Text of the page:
Calypso 0040

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It’s pretty safe to say “The Bath of the Nymph” is not a real painting, so Rob modeled what’s hanging over the Blooms’ bed on this:

Once more, it sets up a fine joke for Joyce, one that will come back with a vengeance in the outhouse scene at the end of Calypso.  We are making fun of snobs, of pretentious people who want to put a fence around high culture and high art and literature with a capital L.  Like he did with Bloom’s Oriental visions earlier, Rob draws on kitschy art and pop culture of the time the same way Joyce does.  Bloom recalls that this “splendid masterpiece in art colours” was gotten through a penny-weekly magazine, one of the many cheap illustrated publications that sprung up as printing became much less expensive, photography more widespread, and demand for light, disposable, and slightly trashy reading material surged at the turn of the century.  Photo Bits was barely reading material at all, consisting mostly of soft-soft-core, vaguely erotic pin-up type pictures and ads for dubious quack health products.  Furthermore, the “masterpiece” over the bed functions primarily as an advertisement for Photo Bits, and is a purely commercial product–and Bloom thinks of it that way, remembering exactly how much he paid for the frame and how Molly thought of it in terms of interior decoration rather than art.  (It makes me think of this scene from Hannah and Her Sisters; you really get it if you watch the beginning, and then 3:39-4:04.)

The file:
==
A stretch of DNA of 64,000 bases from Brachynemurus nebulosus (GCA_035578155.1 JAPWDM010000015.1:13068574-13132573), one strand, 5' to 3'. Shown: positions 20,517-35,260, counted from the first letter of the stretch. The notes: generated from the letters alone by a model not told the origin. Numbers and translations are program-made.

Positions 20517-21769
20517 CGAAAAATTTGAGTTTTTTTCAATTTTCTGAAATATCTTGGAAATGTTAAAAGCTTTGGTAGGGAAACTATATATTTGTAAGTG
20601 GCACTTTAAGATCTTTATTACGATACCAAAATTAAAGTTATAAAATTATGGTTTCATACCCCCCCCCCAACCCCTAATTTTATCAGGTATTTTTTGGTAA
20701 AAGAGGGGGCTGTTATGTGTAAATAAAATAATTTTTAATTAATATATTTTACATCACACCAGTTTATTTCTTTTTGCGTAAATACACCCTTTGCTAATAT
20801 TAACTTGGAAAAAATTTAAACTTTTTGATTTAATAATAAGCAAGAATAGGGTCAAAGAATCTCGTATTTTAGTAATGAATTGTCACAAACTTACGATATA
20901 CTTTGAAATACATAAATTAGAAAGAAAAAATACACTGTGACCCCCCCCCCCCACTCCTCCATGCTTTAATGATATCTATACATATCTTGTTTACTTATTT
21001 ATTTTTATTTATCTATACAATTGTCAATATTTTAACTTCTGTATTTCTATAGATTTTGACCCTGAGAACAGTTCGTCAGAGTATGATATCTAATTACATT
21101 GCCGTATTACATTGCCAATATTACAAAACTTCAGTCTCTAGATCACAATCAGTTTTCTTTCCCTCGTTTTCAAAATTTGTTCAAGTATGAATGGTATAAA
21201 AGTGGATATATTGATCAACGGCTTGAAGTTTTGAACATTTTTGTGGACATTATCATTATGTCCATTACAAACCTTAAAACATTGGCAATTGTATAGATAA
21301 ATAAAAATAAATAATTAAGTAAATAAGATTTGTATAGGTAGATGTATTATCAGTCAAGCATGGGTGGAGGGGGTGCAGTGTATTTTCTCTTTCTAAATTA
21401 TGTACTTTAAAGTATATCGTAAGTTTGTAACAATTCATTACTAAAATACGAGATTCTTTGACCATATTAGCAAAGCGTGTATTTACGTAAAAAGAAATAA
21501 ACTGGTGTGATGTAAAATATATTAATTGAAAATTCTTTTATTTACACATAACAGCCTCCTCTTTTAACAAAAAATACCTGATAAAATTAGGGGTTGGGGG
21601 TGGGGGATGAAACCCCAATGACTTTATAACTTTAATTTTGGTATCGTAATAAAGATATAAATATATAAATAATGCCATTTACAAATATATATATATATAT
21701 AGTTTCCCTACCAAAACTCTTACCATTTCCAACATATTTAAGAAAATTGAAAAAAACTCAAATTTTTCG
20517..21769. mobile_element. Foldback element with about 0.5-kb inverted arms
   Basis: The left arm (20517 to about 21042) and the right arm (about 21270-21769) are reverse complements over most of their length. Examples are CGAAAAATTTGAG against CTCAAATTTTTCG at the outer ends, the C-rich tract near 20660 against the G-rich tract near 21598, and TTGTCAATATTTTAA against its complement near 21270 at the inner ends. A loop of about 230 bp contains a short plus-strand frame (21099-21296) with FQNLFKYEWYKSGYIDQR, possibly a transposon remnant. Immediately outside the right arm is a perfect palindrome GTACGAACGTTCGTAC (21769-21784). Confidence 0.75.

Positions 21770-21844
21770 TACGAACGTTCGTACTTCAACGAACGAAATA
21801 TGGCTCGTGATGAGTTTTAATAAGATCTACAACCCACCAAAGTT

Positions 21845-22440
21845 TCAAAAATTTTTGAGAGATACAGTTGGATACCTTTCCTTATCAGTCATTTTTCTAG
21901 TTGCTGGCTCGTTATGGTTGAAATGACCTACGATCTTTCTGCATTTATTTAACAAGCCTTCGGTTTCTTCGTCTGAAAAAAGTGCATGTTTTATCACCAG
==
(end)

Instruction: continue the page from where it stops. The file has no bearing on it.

It tells us something about Molly, too, that she reads Photo Bits and thinks this is something worth hanging over the bed.  But the nymphs also echo the allusions to Calypso, and remind Bloom of Molly herself:  “Not unlike her with her hair down.”  Nymphs, like Molly, are changeable.  We return to the real world with a smell of burn…

 

Read the comic

Reader’s Guide to IV: Calypso

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